During a full-day bridesmaid dress excursion across Edmonton, my ladies and I decided to stop for lunch in the afternoon. Hanjan was our final choice for sustenance, so we all made our way over to the south side (3735 99 Street). Although the space was a tad chilly, it’s super spacious inside with both an expansive main floor and additional seating upstairs, too. The style is sort of modern industrial with a touch of the rustic. They’ve also emulated a dreamy outdoor patio vibe inside. It’s definitely like nothing else in the city.
With only two front of house staff on hand for such a large venue, the service wasn’t bad either. What really helps at Hanjan is that each table has a “bell” installed. Press it, and your group number pops up on a waiting list that hangs behind the counter. They can see who needs them and they’ll come over as soon as they can. It’s really quite efficient and it helps to avoid those sometimes inconvenient popovers where your mouth is clearly full, but the staff still have to ask if everything is going okay. We’ll just ring you, if we need you. I love it.
Anyway, once we’d all gathered, we got our orders in. Two of my bridesmaids went for the classic Bibimbap ($15 each), another went for the Fried Rice Bokkum Bap ($15), and I went for the Japchae ($16). We also shared an order of the Bulgogi Fries ($10), and I grabbed a Matcha Latte ($5).
To start, we were given complimentary banchan that included kimchi, bean sprout salad, fish cakes, and mashed potatoes. All of them were quite delicious. I found the mashed potatoes to be an interesting choice for banchan though. I’d never seen that presented before at other Korean restaurants. Usually banchan encompasses more pickled or fermented veggies, so this was a change. My favourite was probably the small slices of fish cake though. Easy to tell what it was with the flavour, but not too overwhelmingly fishy. The texture was pleasant and it had a nice chew to it.
Shortly after, we received our Bulgogi Fries. The thin cut potatoes were perfectly crispy and then topped with small pieces of bulgogi beef, tomatoes, scallions, and their house sauce. Our whole group raved about them. We even tried to find out what the house sauce was made of, but our server told us that it’s a secret that he wasn’t even privy to. That’s fair. I didn’t think they’d actually tell us. My only constructive piece of criticism with this dish is that it’d be ideal if they layered the ingredients more between the fries. I found that, once we got down to the bottom of the bowl, there wasn’t much left of the toppings other than plain fries.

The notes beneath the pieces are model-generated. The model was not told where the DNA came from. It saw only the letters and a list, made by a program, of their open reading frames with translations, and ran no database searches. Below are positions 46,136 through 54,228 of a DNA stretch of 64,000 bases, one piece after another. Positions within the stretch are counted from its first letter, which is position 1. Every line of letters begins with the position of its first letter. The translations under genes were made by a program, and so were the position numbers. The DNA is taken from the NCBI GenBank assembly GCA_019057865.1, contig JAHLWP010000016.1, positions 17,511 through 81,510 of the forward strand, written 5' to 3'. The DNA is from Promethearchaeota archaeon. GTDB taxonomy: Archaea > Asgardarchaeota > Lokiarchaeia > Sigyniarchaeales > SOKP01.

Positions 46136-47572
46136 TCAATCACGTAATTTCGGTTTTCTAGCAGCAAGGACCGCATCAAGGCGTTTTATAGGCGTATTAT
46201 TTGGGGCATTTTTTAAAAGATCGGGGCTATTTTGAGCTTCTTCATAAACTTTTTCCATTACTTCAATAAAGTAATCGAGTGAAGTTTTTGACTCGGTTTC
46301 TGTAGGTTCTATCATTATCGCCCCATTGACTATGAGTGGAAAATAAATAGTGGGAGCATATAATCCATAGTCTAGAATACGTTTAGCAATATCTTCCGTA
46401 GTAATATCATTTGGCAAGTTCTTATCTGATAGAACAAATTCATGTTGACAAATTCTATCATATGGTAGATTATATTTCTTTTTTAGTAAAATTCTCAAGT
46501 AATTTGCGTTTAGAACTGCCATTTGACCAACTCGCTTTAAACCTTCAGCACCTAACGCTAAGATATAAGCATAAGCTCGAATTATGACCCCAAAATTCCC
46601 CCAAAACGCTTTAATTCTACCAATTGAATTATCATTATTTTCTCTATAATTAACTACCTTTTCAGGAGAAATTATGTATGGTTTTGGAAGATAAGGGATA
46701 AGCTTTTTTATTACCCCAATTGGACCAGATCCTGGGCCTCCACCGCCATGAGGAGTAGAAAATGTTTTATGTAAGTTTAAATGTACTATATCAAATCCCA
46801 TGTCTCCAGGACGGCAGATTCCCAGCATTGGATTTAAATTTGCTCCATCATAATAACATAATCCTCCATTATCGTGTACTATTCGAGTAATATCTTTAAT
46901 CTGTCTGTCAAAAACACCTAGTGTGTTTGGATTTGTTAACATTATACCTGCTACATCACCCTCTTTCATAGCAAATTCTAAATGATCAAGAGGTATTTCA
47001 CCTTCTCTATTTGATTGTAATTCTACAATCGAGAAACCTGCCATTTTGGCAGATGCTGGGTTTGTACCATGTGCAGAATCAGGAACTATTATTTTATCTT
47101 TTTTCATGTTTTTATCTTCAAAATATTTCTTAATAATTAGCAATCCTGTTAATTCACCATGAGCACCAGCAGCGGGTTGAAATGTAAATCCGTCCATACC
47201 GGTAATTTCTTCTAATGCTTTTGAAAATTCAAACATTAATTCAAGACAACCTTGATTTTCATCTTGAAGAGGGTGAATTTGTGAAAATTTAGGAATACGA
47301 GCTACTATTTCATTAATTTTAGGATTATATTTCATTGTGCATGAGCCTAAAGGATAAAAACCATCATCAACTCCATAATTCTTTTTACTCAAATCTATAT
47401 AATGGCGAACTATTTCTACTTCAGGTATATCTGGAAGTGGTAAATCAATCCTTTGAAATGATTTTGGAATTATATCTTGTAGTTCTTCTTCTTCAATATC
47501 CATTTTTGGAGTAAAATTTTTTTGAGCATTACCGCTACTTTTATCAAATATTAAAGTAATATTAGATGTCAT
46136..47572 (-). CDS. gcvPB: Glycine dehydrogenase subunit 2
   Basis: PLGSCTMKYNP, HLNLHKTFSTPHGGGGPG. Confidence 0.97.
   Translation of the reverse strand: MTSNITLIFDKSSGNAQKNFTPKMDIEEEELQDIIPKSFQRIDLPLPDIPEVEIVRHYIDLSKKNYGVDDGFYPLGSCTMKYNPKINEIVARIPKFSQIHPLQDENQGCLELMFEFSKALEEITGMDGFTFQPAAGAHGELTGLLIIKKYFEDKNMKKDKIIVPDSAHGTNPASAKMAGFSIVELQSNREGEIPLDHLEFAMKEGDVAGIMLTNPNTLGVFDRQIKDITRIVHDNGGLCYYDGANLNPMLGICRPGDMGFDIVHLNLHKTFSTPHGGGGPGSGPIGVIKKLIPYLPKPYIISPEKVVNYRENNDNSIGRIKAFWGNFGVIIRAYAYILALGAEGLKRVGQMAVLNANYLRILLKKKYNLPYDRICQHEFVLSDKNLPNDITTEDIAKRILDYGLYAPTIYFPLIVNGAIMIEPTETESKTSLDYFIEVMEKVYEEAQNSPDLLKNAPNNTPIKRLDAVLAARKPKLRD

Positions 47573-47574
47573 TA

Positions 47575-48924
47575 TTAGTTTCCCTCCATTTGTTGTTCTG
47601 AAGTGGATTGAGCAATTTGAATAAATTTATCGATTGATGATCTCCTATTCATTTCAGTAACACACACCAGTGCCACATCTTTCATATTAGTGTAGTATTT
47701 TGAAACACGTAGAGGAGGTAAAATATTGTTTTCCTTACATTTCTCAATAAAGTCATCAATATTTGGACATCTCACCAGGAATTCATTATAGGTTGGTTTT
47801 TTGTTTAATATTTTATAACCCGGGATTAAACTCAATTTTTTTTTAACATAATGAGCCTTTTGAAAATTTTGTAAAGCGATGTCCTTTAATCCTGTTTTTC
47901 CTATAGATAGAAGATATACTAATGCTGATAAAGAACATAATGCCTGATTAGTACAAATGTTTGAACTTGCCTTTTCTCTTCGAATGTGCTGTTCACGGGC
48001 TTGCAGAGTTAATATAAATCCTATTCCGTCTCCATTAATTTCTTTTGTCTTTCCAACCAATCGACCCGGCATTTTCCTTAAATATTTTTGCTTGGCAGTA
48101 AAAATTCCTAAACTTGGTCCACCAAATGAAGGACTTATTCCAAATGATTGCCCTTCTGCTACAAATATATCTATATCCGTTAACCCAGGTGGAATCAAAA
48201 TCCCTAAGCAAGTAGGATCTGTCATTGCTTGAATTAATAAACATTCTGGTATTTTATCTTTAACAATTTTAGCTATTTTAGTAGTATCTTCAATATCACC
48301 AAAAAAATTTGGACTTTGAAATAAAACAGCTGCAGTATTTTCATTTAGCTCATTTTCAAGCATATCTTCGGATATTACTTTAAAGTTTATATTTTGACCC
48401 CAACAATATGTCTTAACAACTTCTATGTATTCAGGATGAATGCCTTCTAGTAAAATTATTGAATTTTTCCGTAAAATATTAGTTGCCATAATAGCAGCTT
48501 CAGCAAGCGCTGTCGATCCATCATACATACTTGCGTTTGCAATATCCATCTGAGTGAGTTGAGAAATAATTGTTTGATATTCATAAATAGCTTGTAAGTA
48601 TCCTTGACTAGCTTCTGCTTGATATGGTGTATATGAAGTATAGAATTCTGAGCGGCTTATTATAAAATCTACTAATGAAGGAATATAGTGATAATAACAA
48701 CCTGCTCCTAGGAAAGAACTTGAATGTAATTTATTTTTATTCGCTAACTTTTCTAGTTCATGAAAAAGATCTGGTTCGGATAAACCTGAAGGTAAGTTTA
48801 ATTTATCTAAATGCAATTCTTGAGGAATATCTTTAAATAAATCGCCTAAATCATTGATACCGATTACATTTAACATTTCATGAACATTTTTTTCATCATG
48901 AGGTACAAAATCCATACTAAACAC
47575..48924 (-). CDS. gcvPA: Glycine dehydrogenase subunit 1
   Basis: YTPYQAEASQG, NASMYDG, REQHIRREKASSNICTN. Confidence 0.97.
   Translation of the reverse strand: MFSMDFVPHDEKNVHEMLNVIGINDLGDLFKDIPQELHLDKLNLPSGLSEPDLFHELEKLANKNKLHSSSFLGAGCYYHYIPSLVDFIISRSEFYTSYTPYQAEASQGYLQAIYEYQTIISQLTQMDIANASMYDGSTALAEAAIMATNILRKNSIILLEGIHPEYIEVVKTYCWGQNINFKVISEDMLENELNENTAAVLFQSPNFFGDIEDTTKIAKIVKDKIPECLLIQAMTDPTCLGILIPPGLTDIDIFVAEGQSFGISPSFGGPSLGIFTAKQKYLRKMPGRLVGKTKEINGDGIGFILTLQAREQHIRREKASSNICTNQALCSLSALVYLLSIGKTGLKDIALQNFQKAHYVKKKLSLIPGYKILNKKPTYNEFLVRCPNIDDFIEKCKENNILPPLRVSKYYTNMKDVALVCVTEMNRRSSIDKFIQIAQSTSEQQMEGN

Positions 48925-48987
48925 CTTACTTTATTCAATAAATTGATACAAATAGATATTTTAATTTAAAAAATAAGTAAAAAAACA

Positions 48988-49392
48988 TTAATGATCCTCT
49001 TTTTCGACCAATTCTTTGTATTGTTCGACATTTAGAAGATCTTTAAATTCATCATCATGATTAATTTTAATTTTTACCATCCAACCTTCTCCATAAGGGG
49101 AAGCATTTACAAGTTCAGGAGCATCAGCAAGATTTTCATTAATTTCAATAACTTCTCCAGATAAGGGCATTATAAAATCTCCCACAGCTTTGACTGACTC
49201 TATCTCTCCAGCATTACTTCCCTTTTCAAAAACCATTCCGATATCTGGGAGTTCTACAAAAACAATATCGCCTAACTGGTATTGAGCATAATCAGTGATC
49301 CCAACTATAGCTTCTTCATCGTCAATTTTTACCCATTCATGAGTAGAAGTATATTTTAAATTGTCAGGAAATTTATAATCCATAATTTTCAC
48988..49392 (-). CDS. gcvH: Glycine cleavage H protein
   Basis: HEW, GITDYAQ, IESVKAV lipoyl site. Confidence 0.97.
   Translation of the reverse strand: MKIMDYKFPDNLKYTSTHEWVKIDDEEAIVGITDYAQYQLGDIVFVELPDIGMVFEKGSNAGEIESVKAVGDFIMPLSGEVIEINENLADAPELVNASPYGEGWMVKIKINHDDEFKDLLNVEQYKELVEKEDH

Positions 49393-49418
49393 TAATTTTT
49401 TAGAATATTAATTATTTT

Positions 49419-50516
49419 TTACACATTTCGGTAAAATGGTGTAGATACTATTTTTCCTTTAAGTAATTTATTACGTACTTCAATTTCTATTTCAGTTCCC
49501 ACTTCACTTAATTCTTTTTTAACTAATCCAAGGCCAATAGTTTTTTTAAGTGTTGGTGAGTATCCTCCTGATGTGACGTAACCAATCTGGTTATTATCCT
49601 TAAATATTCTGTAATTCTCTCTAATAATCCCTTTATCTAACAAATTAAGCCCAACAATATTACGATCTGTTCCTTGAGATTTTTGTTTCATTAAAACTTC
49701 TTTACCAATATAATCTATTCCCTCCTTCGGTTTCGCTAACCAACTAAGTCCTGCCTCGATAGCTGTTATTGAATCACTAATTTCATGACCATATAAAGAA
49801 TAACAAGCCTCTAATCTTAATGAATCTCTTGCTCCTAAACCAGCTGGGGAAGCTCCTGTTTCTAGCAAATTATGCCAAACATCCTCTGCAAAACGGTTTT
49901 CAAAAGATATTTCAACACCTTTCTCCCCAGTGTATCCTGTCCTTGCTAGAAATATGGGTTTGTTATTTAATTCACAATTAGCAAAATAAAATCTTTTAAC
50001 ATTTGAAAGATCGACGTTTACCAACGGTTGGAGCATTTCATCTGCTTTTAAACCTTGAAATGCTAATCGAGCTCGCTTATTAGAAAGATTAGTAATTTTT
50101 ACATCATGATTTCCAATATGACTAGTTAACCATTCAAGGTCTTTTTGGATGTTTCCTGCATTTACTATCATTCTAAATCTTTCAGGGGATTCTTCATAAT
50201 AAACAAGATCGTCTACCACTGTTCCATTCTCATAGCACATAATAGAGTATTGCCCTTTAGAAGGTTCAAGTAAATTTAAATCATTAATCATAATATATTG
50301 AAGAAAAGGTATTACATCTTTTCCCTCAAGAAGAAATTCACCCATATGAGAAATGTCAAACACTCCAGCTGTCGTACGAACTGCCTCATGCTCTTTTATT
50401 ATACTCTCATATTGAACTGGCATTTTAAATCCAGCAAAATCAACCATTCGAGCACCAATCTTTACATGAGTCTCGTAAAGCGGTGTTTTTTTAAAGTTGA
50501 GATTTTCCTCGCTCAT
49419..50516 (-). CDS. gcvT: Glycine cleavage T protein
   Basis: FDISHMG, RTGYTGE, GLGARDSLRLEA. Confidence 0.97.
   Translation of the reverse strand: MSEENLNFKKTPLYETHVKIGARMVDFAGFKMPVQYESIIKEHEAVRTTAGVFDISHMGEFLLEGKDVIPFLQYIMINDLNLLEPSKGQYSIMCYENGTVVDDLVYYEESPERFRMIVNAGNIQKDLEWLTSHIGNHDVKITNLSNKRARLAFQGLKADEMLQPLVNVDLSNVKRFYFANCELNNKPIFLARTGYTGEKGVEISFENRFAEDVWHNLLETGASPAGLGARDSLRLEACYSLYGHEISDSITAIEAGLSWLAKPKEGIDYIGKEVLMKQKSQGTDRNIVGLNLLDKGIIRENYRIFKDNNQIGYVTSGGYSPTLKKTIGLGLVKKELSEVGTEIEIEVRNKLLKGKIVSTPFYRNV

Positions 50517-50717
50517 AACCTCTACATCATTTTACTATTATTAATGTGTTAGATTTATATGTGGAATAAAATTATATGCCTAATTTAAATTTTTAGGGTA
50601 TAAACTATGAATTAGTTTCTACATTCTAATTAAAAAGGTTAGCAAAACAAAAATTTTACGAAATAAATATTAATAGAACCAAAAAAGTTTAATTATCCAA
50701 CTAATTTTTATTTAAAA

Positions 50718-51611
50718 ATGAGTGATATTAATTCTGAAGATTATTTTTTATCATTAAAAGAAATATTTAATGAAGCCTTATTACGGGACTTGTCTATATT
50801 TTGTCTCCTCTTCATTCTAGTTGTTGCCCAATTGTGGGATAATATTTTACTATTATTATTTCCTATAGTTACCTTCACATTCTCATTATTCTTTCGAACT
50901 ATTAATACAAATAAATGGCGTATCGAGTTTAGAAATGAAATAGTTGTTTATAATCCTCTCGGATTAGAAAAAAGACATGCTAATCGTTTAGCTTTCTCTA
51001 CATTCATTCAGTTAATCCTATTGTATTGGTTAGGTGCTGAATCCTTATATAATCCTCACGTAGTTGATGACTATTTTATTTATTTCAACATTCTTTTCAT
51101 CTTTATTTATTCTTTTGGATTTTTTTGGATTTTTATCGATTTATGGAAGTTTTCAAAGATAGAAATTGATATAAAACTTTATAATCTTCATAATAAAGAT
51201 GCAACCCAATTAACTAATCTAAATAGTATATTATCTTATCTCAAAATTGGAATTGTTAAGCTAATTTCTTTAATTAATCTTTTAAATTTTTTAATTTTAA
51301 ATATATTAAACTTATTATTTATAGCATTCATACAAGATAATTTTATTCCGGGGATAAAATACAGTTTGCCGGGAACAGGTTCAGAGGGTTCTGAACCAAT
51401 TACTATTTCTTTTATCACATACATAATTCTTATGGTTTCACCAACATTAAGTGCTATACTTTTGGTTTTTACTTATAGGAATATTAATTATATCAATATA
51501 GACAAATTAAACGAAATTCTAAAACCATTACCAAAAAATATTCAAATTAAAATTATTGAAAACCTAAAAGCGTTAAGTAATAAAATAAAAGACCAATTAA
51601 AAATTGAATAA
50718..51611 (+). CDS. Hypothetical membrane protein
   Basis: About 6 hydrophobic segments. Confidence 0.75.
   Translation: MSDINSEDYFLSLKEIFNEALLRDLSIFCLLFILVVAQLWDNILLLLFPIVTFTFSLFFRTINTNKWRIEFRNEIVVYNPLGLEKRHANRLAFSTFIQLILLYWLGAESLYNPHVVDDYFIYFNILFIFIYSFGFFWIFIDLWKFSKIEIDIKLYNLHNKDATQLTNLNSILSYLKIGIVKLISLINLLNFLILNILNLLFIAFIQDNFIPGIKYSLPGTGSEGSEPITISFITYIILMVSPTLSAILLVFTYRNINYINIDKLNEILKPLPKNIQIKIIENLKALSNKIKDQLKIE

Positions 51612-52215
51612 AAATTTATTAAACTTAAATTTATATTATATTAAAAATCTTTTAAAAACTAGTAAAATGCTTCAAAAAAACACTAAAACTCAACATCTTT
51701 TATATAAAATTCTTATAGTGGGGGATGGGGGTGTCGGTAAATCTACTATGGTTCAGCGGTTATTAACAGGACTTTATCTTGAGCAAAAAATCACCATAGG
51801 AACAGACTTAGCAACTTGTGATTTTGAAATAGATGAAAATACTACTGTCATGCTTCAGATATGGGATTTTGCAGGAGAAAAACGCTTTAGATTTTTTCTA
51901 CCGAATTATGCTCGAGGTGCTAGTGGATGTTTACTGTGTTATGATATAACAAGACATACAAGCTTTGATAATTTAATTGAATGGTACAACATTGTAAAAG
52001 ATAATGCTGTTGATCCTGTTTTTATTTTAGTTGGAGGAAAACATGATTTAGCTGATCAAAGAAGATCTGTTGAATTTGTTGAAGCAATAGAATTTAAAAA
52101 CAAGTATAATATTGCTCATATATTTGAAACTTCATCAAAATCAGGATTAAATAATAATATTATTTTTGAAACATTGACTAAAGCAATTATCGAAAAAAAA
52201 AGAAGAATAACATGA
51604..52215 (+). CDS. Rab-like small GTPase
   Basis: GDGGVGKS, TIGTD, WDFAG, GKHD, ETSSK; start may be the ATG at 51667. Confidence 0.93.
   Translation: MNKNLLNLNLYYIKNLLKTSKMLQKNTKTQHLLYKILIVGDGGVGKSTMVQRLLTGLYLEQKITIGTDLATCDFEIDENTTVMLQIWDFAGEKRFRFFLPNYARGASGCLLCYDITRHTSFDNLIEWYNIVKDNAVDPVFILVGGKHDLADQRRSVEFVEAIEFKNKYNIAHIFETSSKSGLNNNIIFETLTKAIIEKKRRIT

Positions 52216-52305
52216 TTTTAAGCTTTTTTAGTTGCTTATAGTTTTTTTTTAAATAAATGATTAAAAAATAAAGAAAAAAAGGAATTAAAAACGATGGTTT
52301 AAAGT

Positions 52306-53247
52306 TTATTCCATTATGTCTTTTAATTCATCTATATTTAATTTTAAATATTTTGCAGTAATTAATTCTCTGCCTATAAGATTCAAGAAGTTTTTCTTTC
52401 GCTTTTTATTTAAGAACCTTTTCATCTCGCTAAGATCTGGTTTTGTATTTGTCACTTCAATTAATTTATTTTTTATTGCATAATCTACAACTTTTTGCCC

My friends’ plates actually all took a little longer to come out from the kitchen than mine. I also didn’t really sample them myself, so it’s hard for me to judge. However, everyone seemed to enjoy their selections.
The Fried Rice Bokkum Bap was carefully cooked to ensure that none of the egg was raw as was requested by my very pregnant friend. She paired the pork, veggies, and rice with some of the kimchi banchan to amp up the overall flavour. The Bibimbap bowls looked hearty and well-balanced with a variety of veggies and a decent helping of beef. A beautifully fried egg was placed on top to finish it off. On the side was a dish of gochujang sauce (red chili paste) to be stirred in until mixed to your liking. A little bit sweet, savoury, and spicy, it was pleasant and not overly hot on the palate, which was great for my one friend who isn’t particularly keen on extremely spicy foods.
For my lunch, the Japchae hit the spot. I don’t know why, but I’m obsessed with glass noodles, especially of late. How are they made to be clear? This dish was presented still steaming with the al dente stir fried noodles evenly coated in soy sauce and tossed with beef, veggies and roasted sesame seeds. I polished off the entire plate without hesitation.
Towards the end of our meal is when my Matcha Latte finally showed up. I’ll caveat this note by saying that I was warned it would take our server a while to make my beverage and that he was also not good at latte art, so he set it up to keep my expectations low. Interestingly, it wasn’t even piping hot when I got it. But, that was actually okay for me. It was warm enough to enjoy, but cool enough that I was able to drink it quickly to ensure we were done at Hanjan in time to make our next dress appointment.
When we were ready to pay, we were asked to make our way over to the counter. Their electronic system allowed for our bills to be easily split. The transactions were quick and we were off in no time. Overall, Hanjan is a friendly place with both traditional and fusion Korean dishes available. The atmosphere (minus the too cold air conditioning that day) was wonderful, and the food was satisfying. I’ll definitely be back to try some more of their offerings soon.